Through working with the community, I have been able to extend my use of Spanish to something outside of the classroom, and upon reflection of my experiences thus far, I have been able to solidify my reasons for being a Spanish major. This thanksgiving break, I had the opportunity to return to my high school and I spent a few hours in one of my old Spanish teachers’ classroom. He asked me to speak with his honors students about my experiences at the University of Illinois with Spanish and why high school students should continue to take Spanish in college. The night before I went, I was laying in my bed and I was forced to articulate to myself what I would have like to have known if I were a high school senior deciding what classes I wanted to take my first semester in college. Although I was fortunate enough to attend a rather affluent high school, one thing that it lacks is the diversity that actually exists outside of the school. I think that many students are left with the false impression that Spanish is not needed. In each class I asked students who was planning to take Spanish in college. To my surprise, less than half responded that they wanted to take it. In that moment, I realized that I needed to somehow convey my passion for the language, and the rewarding and useful experiences that it has given me.
Consequently, I found myself talking not so much about the experiences that I have had with my college Spanish courses, but rather about the practical ones that I have had with the language outside of the classroom and in the community. I explained to them first and foremost that they are honors students and that it would be a waste of their skill if they did not pursue at least a minor in the language. Secondly, I tried to express just how much the language has come to mean to me, and what a large part of my life it has truly become. I discussed the experiences that I have had with tutoring and translating for Spanish speakers and how rewarding that was. I put a large emphasis on my experience translating at parent teacher conferences. I told them that the role that I played in the lives of those families was crucial, not only in the moment, but also in the long run to the success of the student in their education. It was after explaining these things to the students that they began to take an interest in what I was saying. Many students asked me questions about what it was like working with native speakers, fluency, and the classes that prepare you for such work. I could tell that I had actually convinced many of them that taking Spanish in college was not just an option, but it was a necessity. I think many of them feel as though taking Spanish in high school is something that they had done so they would not have to take it in college. However, when I asked them why they were taking it, many of them responded that they actually enjoyed the language, but yet were not sure about their college plans.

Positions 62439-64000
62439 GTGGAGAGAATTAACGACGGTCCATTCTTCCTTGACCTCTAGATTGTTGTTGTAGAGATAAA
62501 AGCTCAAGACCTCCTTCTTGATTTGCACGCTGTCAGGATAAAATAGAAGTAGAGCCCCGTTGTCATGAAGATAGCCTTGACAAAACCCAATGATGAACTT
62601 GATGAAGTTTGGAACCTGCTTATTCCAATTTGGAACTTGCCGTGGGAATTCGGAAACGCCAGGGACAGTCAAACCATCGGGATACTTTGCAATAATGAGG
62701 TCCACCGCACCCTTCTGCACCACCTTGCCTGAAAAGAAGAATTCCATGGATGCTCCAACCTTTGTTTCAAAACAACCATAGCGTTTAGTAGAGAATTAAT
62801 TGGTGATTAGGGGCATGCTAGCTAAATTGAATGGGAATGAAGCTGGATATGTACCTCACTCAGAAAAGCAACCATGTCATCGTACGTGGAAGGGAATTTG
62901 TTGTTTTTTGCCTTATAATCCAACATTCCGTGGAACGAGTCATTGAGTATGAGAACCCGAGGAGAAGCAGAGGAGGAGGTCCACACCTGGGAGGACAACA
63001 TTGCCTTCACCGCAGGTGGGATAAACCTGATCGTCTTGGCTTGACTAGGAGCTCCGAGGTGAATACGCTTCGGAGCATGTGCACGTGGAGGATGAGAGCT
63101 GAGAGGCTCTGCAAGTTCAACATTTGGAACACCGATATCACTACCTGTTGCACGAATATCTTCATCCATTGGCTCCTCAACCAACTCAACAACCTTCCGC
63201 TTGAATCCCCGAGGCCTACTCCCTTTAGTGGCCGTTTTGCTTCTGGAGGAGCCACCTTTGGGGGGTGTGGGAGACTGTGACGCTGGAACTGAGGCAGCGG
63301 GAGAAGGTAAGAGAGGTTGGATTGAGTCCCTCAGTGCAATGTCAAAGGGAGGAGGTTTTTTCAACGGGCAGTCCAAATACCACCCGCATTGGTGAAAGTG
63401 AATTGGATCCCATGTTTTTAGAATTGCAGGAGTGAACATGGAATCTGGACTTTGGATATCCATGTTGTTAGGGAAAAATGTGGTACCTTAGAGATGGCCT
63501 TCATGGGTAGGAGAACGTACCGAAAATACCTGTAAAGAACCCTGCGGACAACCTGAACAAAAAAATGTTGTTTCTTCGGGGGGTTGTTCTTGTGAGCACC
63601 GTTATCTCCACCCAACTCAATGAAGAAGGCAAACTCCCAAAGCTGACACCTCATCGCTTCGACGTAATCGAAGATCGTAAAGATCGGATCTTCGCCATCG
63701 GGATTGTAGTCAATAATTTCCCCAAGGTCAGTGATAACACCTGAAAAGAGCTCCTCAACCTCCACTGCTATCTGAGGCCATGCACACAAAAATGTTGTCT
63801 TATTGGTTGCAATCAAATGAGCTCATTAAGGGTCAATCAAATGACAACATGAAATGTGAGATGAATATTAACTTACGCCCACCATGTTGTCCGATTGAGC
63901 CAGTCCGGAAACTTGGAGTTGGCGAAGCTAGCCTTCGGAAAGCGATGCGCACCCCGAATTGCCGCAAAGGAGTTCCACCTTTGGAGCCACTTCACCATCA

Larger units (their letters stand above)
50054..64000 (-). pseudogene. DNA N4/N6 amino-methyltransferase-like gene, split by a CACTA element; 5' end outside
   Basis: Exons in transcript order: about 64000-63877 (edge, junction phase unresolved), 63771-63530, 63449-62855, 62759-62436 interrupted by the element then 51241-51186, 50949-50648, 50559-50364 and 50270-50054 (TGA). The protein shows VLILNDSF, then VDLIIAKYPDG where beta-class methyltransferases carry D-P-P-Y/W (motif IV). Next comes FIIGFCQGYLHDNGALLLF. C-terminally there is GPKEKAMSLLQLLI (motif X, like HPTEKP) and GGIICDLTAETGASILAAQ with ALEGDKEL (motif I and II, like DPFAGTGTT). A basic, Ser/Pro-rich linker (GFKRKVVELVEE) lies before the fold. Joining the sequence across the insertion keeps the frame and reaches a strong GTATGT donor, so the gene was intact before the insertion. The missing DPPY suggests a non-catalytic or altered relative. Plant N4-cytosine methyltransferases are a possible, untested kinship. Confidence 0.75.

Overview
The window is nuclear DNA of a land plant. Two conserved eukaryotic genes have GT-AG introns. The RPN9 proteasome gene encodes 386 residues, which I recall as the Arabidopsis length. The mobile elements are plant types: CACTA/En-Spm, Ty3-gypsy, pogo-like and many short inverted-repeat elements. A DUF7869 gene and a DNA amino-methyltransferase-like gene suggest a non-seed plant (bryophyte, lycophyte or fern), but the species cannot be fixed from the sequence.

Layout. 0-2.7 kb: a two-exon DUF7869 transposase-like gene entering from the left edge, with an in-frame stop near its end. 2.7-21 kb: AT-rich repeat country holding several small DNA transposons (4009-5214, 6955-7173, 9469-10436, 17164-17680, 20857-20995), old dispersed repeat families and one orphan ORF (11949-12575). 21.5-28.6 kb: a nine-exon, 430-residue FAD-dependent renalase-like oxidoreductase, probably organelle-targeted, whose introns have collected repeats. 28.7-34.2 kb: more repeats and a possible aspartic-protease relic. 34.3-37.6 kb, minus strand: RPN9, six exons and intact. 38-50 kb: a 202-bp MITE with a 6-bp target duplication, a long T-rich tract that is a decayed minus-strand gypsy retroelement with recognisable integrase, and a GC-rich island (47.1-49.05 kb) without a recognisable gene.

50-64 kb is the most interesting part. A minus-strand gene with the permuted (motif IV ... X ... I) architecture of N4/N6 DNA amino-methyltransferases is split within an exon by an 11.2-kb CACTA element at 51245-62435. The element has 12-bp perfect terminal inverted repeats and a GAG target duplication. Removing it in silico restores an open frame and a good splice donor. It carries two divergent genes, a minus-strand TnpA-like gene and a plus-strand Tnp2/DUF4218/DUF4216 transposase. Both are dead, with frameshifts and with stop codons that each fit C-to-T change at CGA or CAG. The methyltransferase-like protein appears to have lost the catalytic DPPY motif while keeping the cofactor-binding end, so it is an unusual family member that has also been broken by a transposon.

Like these high school students, I took Spanish merely because it came easily to me and it was fun. I always liked my classes and I thought if I take it all four years then I will not have to in college and it will leave more room in my schedule. As a freshman, I decided that maybe having a minor in Spanish would be a good idea, so I continued to take classes. After a year in college, and being around a more diverse population, I realized the potential that the ability to speak another language had. I continued to pursue my interest for the language, and it has evolved into a passion. Something I have realized through the reflection that I have done this semester is how much insight looking back and evaluating your experiences can give you. Going back to my high school and talking to students whose shoes I used to stand in, has shined a new light on where I am today; and has also helped to reinforce the life decisions I have made in the past three years. It has made me so thankful and confident in my career choice and excited to one day in the near future, have students of my own whom I can pass on my knowledge and passion.